JOHNSON SPACE CENTER, HOUSTON, July 21, 2011 -- The sadness at the Johnson Space Center is as pervasive as the Texas humidity. The end of the space shuttle program means thousands of uniquely talented people will be out of work.
Dave Nelson knows his future is uncertain. His job has been to put astronauts through the wringer in NASA's motion based launch simulator, a cockpit designed to move and shake much like the real ship. Astronaut-pilots never knew Nelson would throw at them as they practiced liftoffs. A multiple engine failure? Abort to orbit? Transatlantic landing in Spain? Nelson could tell his computers to make a shuttle land in stiff crosswinds, and then whip it into a 360-degree spin on the runway.
The astronauts of Atlantis honed their skills with Nelson's help, and he now is wondering where to take his skills.
"This has been my life for 30 years, and it is hard to believe it is coming to an end," he said. Nelson and some of his colleagues say they understand the shuttle program needs to end -- what they don't understand is why there isn't a rocket on the launch pad waiting to take its place.
Politics, governmental and corporate, have always played a role in space policy. Replacements for the shuttles have been proposed, designed -- and cancelled -- since the 1990s.
NASA, under orders from the Obama administration, has made the decision to cede low Earth orbit -- those taxi flights back and forth to the space station -- to commercial providers such as SpaceX and Sierra Nevada, and turn its attention to deep space exploration.
Frank Svrcek said he understands the need to retire the space shuttle, but that won't make it any easier to dismantle OV-095, the orbiter at the Johnson Space Center that was used to replicate the space shuttle's workings on orbit. His team, for 30 years, would troubleshoot issues on the orbiters when they were in space. Americans, he says, should be proud of the space shuttle. "We built this, we launched it and we bring it back time and time again. That is the wonderful accomplishment that we are able to do, that Americans are able to do. We did this. These are American companies who made it work time and time again."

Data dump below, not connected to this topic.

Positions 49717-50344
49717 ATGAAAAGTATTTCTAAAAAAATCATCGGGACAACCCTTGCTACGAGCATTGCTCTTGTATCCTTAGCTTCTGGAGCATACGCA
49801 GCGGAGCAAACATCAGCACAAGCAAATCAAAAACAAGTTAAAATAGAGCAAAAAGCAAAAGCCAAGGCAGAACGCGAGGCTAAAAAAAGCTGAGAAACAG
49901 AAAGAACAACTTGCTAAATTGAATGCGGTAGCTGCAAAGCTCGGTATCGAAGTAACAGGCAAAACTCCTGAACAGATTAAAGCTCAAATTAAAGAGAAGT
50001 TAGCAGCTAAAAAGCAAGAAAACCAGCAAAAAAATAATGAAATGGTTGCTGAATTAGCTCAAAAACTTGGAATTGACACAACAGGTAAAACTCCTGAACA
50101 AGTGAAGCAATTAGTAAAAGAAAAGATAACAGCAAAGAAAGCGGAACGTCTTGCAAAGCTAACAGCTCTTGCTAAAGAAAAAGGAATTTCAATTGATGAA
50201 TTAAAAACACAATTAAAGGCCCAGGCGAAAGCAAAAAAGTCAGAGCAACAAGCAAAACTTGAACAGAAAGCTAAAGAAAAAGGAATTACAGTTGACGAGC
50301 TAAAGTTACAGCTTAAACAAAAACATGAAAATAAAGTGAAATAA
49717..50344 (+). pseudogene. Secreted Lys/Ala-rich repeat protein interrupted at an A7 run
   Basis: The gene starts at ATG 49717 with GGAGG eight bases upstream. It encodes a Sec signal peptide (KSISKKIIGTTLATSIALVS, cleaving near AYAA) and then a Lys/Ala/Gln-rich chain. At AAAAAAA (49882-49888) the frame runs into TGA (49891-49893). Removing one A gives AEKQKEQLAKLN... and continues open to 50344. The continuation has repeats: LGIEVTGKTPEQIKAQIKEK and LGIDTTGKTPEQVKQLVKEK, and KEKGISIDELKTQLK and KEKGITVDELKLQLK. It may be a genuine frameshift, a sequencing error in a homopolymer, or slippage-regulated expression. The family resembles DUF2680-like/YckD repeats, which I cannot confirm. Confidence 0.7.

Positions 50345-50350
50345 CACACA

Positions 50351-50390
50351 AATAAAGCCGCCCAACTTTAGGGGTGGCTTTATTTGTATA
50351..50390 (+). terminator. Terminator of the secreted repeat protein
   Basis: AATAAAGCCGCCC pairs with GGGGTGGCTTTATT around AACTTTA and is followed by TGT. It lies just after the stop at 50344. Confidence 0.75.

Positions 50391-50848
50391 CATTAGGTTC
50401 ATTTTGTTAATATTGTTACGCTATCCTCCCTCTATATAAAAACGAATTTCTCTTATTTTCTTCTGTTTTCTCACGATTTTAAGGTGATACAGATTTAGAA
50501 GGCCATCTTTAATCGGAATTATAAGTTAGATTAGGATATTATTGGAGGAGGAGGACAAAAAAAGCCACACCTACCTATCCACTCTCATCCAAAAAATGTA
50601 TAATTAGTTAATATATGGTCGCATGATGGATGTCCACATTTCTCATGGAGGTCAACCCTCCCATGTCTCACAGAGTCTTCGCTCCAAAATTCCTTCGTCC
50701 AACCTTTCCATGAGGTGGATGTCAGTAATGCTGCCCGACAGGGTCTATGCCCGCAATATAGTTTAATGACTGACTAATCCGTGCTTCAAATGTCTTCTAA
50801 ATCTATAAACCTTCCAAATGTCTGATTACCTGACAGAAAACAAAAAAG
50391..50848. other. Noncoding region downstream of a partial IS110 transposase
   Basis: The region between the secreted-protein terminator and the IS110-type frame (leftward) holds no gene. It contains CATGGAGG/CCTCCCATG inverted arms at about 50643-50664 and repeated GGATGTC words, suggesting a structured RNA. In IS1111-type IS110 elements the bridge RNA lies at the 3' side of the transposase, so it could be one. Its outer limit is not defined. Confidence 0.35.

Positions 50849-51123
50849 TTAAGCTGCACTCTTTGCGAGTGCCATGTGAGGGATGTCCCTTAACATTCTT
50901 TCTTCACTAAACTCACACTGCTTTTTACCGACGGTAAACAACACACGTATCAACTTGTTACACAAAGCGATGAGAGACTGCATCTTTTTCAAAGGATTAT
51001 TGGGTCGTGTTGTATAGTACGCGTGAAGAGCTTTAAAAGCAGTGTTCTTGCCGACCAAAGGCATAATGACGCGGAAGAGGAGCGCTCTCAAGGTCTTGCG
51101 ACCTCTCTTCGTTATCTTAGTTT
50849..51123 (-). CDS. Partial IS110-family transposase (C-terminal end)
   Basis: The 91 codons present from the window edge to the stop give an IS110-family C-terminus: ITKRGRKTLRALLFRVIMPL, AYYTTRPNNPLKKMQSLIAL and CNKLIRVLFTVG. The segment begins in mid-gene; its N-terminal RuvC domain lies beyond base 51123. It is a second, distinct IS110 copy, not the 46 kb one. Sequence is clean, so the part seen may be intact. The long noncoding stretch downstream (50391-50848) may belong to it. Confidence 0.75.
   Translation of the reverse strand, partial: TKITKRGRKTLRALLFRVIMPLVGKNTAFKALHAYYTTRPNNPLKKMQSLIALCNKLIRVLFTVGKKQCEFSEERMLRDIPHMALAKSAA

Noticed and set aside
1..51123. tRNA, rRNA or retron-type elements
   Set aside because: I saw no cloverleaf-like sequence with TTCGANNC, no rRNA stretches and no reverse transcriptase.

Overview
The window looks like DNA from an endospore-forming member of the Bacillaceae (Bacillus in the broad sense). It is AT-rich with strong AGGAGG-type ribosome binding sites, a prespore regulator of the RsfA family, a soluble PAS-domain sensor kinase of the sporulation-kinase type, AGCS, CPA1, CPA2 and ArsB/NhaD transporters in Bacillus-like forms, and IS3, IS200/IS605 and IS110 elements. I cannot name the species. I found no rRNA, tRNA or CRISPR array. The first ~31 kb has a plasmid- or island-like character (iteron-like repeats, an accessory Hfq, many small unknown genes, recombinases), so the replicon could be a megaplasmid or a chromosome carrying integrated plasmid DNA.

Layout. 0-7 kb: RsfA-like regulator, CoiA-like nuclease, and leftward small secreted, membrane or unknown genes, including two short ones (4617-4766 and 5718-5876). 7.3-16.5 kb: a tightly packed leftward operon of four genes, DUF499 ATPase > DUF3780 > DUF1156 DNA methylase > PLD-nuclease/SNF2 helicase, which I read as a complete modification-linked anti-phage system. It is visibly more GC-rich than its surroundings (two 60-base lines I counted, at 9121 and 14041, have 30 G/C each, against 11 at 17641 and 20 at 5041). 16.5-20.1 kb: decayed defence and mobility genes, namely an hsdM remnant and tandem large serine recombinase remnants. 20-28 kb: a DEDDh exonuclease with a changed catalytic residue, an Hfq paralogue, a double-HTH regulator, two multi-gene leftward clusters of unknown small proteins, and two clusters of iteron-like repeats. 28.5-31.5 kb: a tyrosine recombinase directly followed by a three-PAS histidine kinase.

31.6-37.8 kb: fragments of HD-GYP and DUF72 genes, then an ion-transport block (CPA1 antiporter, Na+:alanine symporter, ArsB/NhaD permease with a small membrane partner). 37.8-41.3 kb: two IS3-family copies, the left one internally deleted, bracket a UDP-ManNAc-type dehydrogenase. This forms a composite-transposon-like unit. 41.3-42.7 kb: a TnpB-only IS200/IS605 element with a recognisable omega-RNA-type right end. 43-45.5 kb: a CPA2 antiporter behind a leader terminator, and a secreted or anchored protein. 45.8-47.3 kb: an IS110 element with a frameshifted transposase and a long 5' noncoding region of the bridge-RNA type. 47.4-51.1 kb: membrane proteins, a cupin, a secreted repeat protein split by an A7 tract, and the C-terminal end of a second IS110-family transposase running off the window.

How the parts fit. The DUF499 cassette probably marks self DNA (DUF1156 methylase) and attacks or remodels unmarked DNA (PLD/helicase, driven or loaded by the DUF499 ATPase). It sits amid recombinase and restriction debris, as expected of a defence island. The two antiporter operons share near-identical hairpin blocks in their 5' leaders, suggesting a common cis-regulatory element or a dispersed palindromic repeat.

Svrcek will finish working in August; his orbiter will be dismantled by the end of December.
His colleague Lamar Gordon still drives the same red Firebird he had when he moved to Texas 30 years ago on temporary assignment as a launch process systems engineer for United Space Alliance, a NASA contractor.
"Thank God I was able to set some money aside, I set aside a good three- or four-year nest egg for myself. I am too young to retire so I have to set something aside, for a rainy day. The bigger problem is insurance that is going to eat us up."
Astronaut Sandy Magnus, who was on Atlantis' final crew, said the astronauts never missed an opportunity to say thank you to the thousands of people who made their flight possible.
"People see a shuttle launch and it looks really easy to them -- there goes another shuttle," said Magnus before flight. "Little do they know. You don't stop to think about the thousands, literally thousands of people who have to do everything right all of the time for a shuttle launch to come off successfully. It is not simple, we do it so well because of these people who are so dedicated, so experienced, so loyal, so passionate."
Space historians will write that on July 21, 2011, Atlantis, on the final flight of the space shuttle program, landed safely at the Kennedy Space Center. On July 22, 2,800 employees there were to receive layoff notices.